How to cite this URL:
Andola SK, Masgal MM, Reddy RM. Diffuse large B-cell lymphoma of the parotid gland: Cytological, histopathological, and immunohistochemical features: A rare case report. J Cytol [serial online] 2016 [cited 2023 Mar 22];33:226-8. Available from:

   Introduction Top

Lymphoma is the second most common neoplasm of the head and the neck region after squamous cell carcinoma.[1] Lymphomas primarily in the salivary gland tissue are very rare, the incidence being 0.3% of all tumors, 2-5% of all salivary gland tumors, and 5% of extranodal lymphomas.[2] The first case of mucosa-associated lymphoid tissue (MALT) lymphoma was reported in 1963. Clinical presentation is not characteristic and the disease is often overlooked, resulting in late diagnosis and treatment. Most cases of lymphoma involve the parotid (70%), followed by the submandibular gland.[3]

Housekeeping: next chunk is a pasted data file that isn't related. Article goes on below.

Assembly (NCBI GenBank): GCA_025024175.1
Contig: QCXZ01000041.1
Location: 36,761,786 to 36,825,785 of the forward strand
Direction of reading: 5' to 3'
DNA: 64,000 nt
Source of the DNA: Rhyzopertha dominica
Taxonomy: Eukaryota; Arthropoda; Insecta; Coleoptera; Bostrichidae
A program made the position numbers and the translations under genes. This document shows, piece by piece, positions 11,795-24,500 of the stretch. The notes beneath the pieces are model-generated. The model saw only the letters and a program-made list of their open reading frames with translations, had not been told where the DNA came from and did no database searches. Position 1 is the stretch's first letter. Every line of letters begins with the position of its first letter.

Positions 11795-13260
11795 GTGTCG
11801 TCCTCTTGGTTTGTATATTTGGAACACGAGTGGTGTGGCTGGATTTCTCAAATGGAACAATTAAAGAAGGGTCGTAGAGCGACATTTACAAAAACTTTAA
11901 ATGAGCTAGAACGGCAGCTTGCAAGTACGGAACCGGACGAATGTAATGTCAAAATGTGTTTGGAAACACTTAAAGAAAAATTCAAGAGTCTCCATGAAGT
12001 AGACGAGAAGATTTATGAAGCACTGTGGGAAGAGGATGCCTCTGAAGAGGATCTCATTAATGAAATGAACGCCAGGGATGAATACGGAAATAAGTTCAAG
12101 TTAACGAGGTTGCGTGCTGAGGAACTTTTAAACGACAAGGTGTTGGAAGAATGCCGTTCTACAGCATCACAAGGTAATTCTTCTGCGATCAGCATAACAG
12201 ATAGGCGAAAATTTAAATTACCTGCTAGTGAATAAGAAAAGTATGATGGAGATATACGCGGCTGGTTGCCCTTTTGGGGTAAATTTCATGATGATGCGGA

Diffuse large B-cell lymphoma (DLBCL) is an infiltrative tumor, associated with the destruction of the salivary gland.[3]

   Case Report Top

A 55-year-old male presented with bilateral parotid swelling of a 3-year duration, slowly progressing in size, approximately 5 cm × 4 cm, firm, and painless. Clinical diagnosis of ?Pleomorphic adenoma was made. All investigations were within normal limits and human immunodeficiency virus (HIV) status was nonreactive. Magnetic resonance imaging (MRI): Bilateral (B/L) enlarged parotid glands with multiple well-defined intraparotid focal lesions: ?Warthinn tumor/ ?tubercular/ ??lymphoma. Ultrasonography (USG): No cervical, mediastinal, or paraaortic lymphadenopathy. The present case had a bilateral enlargement of the parotid gland, seronegative for HIV and no other lymphadenopathy.

Fine Needle Aspiration Cytology (FNAC) revealed heterogeneous population of atypical lymphoid cells consisting of small and intermediate sized lymphocytes with round-to-irregular nuclear borders, finely granular chromatin, prominent nucleoli, and brisk mitoses [Figure 1]a. Plasmacytoid cells with abundant cytoplasm and eccentric nucleus, large monocytoid cells with pale staining cytoplasm, indented nucleus with prominent 1-3 nucleoli were noted [Figure 1]b. Based on these, a diagnosis of non-Hodgkin's lymphoma (NHL) was offered. Right superficial parotidectomy was done.